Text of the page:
The first humanitarian was the person who brought fire to life, and spent the rest of his/her life building the capacity of others to make fire. In everyday dictionary-speak, it refers to a concern with seeking or promoting human welfare. The Global Citizens’ 30 can all squeeze under this leaky roof. Indeed, insurance salespeople can too.
Martin Luther King Jr.’s often quoted question asks, “What are you doing for others?”
The 30 are doing lots, but we have to ask how and why are they doing for the welfare of others. How and why do they give a shit about other people and the planet?
I repeat, will the real humanitarian please stand up?
This list is also in no particular order. It was made on the basis of identifying a small sample of those who embody the how and why of being humanitarian. That is, they exemplify how to promote human welfare and demonstrate a clear “why” for doing so, usually justice, humility and compassion. Most importantly, they give a shit. Please add your contributions in the comments.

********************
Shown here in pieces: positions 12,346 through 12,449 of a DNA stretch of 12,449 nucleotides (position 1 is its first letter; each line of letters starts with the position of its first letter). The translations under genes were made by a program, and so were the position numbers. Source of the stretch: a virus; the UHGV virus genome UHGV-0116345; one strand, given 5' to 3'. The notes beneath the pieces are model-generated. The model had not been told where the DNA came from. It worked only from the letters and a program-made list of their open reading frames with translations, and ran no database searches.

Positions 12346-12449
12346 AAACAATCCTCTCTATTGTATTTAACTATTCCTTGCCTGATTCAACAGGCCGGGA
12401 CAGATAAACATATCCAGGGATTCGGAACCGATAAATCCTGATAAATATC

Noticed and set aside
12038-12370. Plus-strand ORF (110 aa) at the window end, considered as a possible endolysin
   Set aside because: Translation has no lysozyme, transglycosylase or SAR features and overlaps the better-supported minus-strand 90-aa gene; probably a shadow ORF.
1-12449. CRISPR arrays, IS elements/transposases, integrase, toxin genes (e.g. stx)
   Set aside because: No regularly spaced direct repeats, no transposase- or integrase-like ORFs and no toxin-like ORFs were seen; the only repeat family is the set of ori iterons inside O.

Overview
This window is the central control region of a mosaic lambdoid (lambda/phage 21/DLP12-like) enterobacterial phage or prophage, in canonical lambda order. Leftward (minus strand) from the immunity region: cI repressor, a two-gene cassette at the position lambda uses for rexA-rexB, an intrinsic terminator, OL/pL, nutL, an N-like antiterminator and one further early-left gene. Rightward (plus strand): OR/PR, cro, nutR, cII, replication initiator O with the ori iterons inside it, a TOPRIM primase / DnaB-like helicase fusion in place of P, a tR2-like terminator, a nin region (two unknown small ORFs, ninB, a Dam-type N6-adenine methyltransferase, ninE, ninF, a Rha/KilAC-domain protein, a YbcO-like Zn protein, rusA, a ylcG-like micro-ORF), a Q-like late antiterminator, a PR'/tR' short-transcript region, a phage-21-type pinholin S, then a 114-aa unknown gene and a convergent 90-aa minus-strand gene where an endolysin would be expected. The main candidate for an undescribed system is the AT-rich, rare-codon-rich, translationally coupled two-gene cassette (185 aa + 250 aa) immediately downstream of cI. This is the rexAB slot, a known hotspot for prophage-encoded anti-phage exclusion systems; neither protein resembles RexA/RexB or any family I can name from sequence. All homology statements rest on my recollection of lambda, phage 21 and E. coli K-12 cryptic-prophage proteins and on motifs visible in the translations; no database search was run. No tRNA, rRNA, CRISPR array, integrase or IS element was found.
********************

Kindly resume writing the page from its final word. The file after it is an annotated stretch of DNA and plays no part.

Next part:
1. Jina Moore is a compassionate journalist covering women’s issues in African countries right now for mainstream media. Her narrative is at the same time intellectual and emotionally engaging. She has a deep respect for the people she writes about and does not steal their stories or take away their rights and dignity. These kinds of narratives are important, especially in humanitarian crises. The world needs more bridge builders like Jina.
2. Saaed Wame founded Namwera AIDS Coordinating Committee (NACC) of Malawi in 1996 with zero dollars, a heart for children facing the difficulties he had faced as a child and a vision for his community. Today, NACC has a US$100,000 annual budget, operating in 400+ villages in four districts in southern Malawi with 5,000 active volunteers. NACC has grown from strength to strength, adding programs and deepening its presence at the community level over the past 15 years. Saaed exhibits spirit, confidence and connectedness that are evident throughout NACC’s programs.